Ikinari Dango (Japan)

Kitakyushu- Ikinari DangoGiven Name: いきなり団子
Alias:  Ikinari Dango*, Imokoi*
Place(s) of Origin: Kumamoto, Japan
Place Consumed: Kitakyushu, Japan
Common Features: Glutinous rice, sweet potato, red beans
Background: I get a kick out of wandering about the depachika* of Japan, collecting food samples, particularly from those workers displeased with handing them out to youngish foreigners like myself, the kind that’s not “expected” to buy things above US$2/¥202.  Unbeknownst to said employees, I make lots of small purchases, not just to try lots of new foods but also because it’s too easy to spend money in Japan.  The lowest denomination of their bills is ¥1000, coins, ¥500.  Five bucks in one coin is cruel.
That being said, one such small purchase was the wagashi* known as  ikinari dango.
Verdict: Sweet potato and anko* combined to make a conveniently portable treat?  Good call!  Both were mashed but a few chunks of each were left to add more texture.  The glutinous shield held everything together, so you didn’t have to worry about the mush falling out.  Not extremely sweet, and you can clearly taste both the sweet potato and red beans.  I reckon a hot cup of green tea would be its friend.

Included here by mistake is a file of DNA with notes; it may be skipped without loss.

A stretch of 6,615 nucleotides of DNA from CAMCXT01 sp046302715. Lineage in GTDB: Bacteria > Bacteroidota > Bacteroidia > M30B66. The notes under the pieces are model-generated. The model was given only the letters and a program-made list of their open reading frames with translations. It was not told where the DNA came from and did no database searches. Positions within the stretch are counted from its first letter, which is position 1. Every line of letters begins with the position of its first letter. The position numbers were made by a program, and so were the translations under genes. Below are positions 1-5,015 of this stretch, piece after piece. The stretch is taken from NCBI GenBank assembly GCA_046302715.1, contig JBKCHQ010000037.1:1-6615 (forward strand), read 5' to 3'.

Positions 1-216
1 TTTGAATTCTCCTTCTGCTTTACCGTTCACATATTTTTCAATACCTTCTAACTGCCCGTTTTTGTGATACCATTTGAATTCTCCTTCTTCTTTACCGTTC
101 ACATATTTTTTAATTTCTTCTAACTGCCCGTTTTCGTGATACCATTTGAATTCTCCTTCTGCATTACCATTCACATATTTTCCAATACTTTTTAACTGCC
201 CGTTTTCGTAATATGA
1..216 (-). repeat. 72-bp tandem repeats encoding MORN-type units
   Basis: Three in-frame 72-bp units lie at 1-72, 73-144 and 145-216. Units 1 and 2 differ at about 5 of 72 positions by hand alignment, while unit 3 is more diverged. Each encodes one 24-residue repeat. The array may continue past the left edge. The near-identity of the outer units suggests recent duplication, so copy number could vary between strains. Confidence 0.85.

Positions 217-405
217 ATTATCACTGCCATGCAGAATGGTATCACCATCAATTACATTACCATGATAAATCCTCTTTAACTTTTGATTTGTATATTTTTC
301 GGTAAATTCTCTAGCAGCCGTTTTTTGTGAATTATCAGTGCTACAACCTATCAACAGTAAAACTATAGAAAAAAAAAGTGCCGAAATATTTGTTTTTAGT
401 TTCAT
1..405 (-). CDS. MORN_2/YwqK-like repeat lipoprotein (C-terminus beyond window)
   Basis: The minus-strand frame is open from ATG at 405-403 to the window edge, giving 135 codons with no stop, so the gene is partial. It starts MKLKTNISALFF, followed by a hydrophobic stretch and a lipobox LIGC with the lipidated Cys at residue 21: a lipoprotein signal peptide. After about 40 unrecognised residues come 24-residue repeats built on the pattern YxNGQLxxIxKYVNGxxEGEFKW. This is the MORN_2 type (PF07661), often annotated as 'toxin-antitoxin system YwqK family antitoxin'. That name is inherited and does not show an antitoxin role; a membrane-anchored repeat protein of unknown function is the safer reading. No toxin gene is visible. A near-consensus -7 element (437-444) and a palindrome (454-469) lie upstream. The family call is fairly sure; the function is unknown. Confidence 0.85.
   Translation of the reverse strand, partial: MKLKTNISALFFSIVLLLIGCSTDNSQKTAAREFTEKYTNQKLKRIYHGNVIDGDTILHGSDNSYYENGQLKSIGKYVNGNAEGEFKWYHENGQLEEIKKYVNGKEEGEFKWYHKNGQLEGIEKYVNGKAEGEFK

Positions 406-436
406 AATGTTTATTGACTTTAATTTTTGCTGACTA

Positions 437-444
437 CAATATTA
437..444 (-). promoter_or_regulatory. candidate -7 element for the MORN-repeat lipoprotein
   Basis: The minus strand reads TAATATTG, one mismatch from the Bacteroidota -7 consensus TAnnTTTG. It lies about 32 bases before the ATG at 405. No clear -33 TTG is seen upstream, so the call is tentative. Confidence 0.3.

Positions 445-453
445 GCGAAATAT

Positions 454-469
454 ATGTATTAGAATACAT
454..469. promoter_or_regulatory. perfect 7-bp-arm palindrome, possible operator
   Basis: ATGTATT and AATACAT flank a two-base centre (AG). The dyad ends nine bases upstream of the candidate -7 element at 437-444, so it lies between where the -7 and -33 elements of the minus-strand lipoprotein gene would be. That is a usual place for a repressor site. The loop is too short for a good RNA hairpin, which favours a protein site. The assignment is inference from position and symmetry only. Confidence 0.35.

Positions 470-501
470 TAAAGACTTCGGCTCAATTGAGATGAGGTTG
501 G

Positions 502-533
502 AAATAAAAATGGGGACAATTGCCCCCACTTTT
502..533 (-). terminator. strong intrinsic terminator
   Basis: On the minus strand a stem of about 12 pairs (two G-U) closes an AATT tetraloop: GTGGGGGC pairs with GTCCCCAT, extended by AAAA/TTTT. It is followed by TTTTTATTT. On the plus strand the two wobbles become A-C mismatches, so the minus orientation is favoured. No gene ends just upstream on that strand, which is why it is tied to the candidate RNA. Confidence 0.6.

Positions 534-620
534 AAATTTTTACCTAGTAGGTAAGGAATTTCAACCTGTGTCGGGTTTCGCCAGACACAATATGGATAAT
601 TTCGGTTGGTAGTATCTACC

Recipe: Ikinari Dango

*(Japanese) ikinari: all of a suddendango: sweet dumpling {not a term of endearment}, or something round; imokoi: imo= potato, koi=love {the term for ikinari dango in Kawagoe, a city by Tokyo}; depachika= department store basement food halls; wagashi: Japanese sweets/confections often served with tea; anko: red beans


About buildingmybento

Bread, olive oil Waking up in Nakagin Sure does sound like me
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